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Leoncini v. Feinstein

United States District Court, D. New Jersey

March 18, 2019

RICHARD LEONCINI, Plaintiff,
v.
SENATOR DIANNE FEINSTEIN, Defendants.

          MEMORANDUM AND ORDER

          Douglas E. Arpert, United States Magistrate Judge.

         This matter comes before the Court on a Motion by Plaintiff Richard Leoncini for Leave to File an Amended Complaint pursuant to Fed.R.Civ.P. 15. ECF No. 92. The Motion is unopposed. The Court has fully reviewed the submissions of the parties and considers same without oral argument pursuant to Fed.R.Civ.P. 78. For the reasons set forth below, Plaintiff's Motion is DENIED as moot.

         I.BACKGROUND [1]

         On October 2, 2018, Plaintiff filed a Complaint against Senator Dianne Feinstein alleging violations of the Fifth, Sixth, Seventh, and Nine Amendments to the United States Constitution. ECF No. 1. Specifically, Plaintiff alleged that on September 30, 2018, “a criminal injustice of administration and Court laws [were] violated” when “a criminal proceeding took place on national TV [in] direct violation of the Constitution of the United States.” ECF No. 1-1. In this criminal proceeding, a “federal court judge with an impeccable record has been shamelessly deemed a sexual predator” in disregard of his rights secured by the above Amendments. ECF No. 1-1. The Complaint did not identify the judge. Plaintiff also applied to proceed in forma pauperis (“IFP”). ECF No. 1-2. U.S. District Judge Brian R. Martinotti granted Plaintiff's IFP application. ECF No. 2. But, after performing the screening of Plaintiff's Complaint required by the IFP statute, 28 U.S.C. § 1915, Judge Martinotti the dismissed the Complaint, concluding that Plaintiff had not stated a claim upon which relief could be granted. Id. at p.3. Specifically, Plaintiff contended he was bringing his claims “on behalf of the people of America, ” something for which Judge Martinotti concluded he did not have standing. Id. Still, Judge Martinotti gave Plaintiff 30 days to file an Amended Complaint that cured the deficiencies identified in that Opinion. Id. at p.4. Plaintiff timely filed an Amended Complaint. ECF No. 9. Almost two months later, Plaintiff filed the instant Motion. ECF No. 10.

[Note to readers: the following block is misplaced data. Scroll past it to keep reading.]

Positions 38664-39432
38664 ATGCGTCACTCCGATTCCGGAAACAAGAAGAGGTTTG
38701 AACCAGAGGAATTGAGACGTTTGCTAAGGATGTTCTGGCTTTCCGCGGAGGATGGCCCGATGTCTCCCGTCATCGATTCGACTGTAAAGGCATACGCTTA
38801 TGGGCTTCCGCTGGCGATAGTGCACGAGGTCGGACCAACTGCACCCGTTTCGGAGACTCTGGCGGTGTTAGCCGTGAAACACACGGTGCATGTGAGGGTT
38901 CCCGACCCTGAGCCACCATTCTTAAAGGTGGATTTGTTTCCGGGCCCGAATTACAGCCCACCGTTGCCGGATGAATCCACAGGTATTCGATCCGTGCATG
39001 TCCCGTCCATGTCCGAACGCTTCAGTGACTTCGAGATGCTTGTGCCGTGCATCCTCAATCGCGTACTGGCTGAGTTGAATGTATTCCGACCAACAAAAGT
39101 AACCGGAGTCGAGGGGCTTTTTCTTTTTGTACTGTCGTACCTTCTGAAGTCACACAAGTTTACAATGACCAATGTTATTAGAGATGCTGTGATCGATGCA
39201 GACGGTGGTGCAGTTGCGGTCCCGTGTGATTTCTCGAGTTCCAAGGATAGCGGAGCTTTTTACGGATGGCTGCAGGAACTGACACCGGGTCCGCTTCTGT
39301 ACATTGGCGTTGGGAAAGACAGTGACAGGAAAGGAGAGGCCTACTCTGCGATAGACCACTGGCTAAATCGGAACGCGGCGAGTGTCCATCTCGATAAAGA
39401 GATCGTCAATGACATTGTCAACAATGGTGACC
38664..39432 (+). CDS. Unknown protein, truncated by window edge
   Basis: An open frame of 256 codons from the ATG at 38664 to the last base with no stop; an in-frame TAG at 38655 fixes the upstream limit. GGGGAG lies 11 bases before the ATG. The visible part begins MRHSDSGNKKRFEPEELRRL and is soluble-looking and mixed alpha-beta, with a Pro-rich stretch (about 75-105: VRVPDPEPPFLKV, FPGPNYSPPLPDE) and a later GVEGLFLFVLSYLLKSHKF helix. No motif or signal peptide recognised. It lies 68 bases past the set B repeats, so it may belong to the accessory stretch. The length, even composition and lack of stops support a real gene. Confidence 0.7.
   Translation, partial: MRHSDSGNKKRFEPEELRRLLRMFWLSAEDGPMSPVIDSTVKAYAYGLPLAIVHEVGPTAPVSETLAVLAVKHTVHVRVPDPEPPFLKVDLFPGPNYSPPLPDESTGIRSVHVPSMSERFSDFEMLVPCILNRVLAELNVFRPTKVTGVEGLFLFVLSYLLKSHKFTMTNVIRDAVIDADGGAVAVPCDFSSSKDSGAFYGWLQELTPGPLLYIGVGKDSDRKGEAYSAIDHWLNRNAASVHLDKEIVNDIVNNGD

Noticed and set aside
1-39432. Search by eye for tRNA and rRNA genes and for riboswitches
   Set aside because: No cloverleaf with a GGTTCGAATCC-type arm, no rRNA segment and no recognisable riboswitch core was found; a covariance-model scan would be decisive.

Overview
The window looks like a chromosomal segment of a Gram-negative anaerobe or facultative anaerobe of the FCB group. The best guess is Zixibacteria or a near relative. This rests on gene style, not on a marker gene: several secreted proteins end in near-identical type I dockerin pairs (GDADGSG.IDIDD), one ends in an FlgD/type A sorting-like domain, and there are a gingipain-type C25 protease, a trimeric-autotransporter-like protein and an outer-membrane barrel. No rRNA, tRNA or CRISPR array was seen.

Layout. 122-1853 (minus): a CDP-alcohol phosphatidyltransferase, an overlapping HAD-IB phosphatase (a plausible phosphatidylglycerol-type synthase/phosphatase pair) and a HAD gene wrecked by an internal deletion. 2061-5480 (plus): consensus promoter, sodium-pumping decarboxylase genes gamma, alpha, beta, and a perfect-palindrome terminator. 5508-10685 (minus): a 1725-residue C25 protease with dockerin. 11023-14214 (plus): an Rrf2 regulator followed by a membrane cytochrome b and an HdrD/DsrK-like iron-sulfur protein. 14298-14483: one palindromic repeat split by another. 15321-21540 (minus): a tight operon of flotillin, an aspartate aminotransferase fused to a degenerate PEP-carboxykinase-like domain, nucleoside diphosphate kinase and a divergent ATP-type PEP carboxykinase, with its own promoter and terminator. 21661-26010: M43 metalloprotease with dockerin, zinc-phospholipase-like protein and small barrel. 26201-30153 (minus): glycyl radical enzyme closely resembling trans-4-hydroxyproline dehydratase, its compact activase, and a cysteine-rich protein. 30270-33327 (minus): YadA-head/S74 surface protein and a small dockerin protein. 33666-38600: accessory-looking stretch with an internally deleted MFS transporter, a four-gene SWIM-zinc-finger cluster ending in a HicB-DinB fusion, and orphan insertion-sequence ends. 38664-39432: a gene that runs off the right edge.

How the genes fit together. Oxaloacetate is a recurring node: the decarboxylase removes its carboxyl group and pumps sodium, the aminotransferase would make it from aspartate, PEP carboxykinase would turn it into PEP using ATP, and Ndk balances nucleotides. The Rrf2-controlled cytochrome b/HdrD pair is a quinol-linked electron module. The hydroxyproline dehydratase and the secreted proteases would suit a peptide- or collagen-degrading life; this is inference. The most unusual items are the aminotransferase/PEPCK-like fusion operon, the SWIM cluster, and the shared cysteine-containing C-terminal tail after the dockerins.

II. LEGAL STANDARD

         Federal Rule of Civil Procedure 15(a)(1) provides that a party may amend its pleading: “once as a matter of course within: (A) 21 days after serving it, or (B) if the pleading is one to which a responsive pleading is required, 21 days after service of a responsive pleading or 21 days after service of a motion under Rule 12(b), (e), or (f), whichever is earlier.” Once a plaintiff has amended his complaint as a matter of course, the rule provides that “[i]n all other cases, a party may amend its pleading only with the opposing party's written consent or the court's leave.” Fed.R.Civ.P. 15(a)(2). A “court should freely give leave when justice so requires.” Id. That said, the decision to grant leave to amend rests within the sound discretion of the trial court. Zenith Radio Corp. v. Hazeltine Research Inc., 401 U.S. 321, 330 (1970). In determining a motion for leave to amend, courts consider the following factors: (1) undue delay on the part of the party seeking to amend; (2) bad faith or dilatory motive behind the amendment; (3) repeated failure to cure deficiencies through multiple prior amendments; (4) undue prejudice on the opposing party; and/or (5) futility of the amendment. See Great Western Mining & Mineral Co. v. Fox Rothschild LLP, 615 F.3d 159, 174 (3d Cir. 2010) (quoting Foman v. Davis, 371 U.S. 178, 182 (1962)).

         III. DISCUSSION

         Having considered the relevant factors, the Court will deny Plaintiff's motion.